According to IE Ahmedabad-based Zydus Cadila started selling remdesivir from its pharmacy at the hospital from April 5 at a subsidised rate of Rs 899 per 100 mg lyophilized injection, and had planned to sell it until April 12. However, stocks ran out on Friday night, and the hospital said it “will not be able to dispense the drug till further notice”. That same day, Paatil announced that the BJP would distribute the drug for free, “we have made arrangements to buy 5,000 remdesivir injections from Zydus, and have placed orders. We will get supply of 500 to 1,000 injections daily from the company for Surat city. Patients from districts in South Gujarat and also from Surat city, who face problems in getting Remdesivir injections, can come to the BJP office, show the treatment file, doctor’s number, and other necessary details, which will be verified by our people in the BJP office, and later such injections will be given free of cost to them,” he told IE.
Meanwhile, the Centre has prohibited the exports of injection Remdesivir, and Remdesivir Active Pharmaceutical Ingredients (API) in an order issued on Sunday stating that “India is witnessing a recent surge in Covid cases. As on 11.04.2021, there are 11.08 lakh active COVID cases and they are steadily increasing. This has led to a sudden spike in demand for Injection Remdesivir used in treatment of Covid patients. There is a potential of further increase in this demand in the coming days.”
According to the Centre, seven Indian companies are producing the Remdesivir injection under voluntary licensing agreement with M/s. Gilead Sciences, USA. They have an installed capacity of about 38.80 lakh units per month. The Government of India has “prohibited the exports of Injection Remdesivir and Remdesivir Active Pharmaceutical Ingredients (API) till the situation improves.” The Government of India has also told the States that “Remdesivir is listed as an Investigational Therapy, i.e. where informed and shared decision making is essential, besides taking note of contra indications mentioned in the detailed guidelines.”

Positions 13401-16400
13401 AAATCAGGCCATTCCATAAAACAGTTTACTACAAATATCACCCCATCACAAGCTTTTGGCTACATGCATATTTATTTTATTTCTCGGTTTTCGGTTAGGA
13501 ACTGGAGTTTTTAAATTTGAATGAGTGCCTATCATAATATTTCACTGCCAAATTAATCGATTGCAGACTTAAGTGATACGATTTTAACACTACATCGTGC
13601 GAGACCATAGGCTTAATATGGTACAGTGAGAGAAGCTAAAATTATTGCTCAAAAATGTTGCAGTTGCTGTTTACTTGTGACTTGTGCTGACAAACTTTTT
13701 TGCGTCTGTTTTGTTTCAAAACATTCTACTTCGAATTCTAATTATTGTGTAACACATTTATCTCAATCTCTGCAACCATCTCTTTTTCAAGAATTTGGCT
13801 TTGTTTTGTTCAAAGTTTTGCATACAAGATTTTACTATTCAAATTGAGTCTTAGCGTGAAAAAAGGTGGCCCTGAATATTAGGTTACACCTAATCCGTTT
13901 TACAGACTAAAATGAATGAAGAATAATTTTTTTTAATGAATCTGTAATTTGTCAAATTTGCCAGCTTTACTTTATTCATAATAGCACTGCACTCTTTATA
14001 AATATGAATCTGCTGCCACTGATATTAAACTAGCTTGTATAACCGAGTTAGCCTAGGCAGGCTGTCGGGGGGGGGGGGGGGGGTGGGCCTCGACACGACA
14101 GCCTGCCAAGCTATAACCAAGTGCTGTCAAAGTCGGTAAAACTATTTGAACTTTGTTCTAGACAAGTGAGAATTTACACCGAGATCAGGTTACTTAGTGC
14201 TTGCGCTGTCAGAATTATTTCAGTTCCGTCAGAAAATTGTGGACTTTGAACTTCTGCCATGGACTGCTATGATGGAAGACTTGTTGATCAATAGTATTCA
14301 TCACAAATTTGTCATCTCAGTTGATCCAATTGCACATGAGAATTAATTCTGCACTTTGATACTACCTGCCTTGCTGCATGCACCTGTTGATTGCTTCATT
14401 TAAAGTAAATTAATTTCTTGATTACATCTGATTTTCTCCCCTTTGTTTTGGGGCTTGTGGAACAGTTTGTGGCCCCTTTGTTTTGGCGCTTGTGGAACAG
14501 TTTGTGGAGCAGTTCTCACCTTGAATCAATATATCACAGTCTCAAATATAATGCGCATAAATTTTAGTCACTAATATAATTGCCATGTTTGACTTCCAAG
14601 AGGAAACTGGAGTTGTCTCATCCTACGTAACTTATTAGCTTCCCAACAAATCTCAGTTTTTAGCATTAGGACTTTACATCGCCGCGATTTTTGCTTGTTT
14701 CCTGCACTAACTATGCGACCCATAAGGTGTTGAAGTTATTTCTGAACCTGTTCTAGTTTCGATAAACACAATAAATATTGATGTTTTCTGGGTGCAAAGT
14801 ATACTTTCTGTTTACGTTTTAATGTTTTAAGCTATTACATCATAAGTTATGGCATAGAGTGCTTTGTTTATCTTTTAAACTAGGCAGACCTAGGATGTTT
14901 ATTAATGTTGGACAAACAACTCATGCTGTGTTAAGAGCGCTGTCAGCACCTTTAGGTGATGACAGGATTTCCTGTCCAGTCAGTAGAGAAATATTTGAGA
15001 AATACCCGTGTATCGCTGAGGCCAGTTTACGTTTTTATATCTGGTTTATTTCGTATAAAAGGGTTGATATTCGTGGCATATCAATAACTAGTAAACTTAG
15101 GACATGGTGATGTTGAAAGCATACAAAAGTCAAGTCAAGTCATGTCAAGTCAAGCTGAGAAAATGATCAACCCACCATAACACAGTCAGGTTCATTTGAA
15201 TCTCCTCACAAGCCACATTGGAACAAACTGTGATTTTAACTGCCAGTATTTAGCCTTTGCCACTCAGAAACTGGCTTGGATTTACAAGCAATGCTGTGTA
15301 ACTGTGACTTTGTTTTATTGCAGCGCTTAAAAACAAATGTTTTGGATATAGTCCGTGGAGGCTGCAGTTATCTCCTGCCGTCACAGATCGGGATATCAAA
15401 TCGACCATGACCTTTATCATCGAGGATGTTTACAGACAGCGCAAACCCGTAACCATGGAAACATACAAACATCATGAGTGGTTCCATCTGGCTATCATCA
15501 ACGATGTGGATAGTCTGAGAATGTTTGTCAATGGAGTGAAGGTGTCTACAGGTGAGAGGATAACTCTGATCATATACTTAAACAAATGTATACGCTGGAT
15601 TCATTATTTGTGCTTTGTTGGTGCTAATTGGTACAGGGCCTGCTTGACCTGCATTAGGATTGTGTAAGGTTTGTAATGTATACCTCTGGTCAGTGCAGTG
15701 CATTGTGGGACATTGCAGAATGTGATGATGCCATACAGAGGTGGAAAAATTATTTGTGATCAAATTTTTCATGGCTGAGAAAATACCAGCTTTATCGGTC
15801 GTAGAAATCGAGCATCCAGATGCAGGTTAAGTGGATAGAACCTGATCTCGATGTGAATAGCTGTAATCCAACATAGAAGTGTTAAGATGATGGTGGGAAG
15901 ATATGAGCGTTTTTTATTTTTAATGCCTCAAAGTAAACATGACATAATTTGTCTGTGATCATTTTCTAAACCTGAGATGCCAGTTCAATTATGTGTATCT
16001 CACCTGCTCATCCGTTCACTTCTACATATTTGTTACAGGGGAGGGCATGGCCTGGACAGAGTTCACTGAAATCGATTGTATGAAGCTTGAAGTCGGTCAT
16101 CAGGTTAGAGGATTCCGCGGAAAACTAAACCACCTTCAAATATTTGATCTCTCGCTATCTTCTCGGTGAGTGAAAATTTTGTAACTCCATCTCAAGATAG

Gujarat’s crematoriums are overworked
In a tragic reminder of the Covid-19 horror in the state, social media and news reports are full of photos of cremation grounds working over capacity. According to a news report in Times Of India pyres at crematoriums in at least four major cities of Gujarat — Surat, Ahmedabad, Vadodara and Rajkot — have been burning incessantly and more bodies are in queue for their final rites. There is a deluge and crematoriums are “expanding their boundaries to accommodate the bodies”. However the state government has maintained low numbers of Covid-19 mortality and stated that “only 49 Covid deaths were recorded across Gujarat on Saturday, taking its overall Covid toll to 4,746.” According to TOI, in Surat, the Ramnath Ghela Crematorium (RGC), Umra, and Kurukshetra Crematorium (KC), Jahangirpura, are now receiving around 80 bodies every day. Ashwini Kumar Crematorium (AKC), Surat’s biggest one, has been cremating 110 bodies on average daily, stated the news reports. Gujarat chief minister Vijay Rupani meanwhile, has denied reports that the state government was hiding the true Covid death data. He told the media, “As per the guidelines of the ICMR, if a comorbid patient dies, then a committee of experts decides the primary and secondary causes of death. If that committee identifies the main cause of the death as heart attack, then even though the patient was infected with coronavirus, such death is not counted as Covid death. The same system is followed in the entire country.”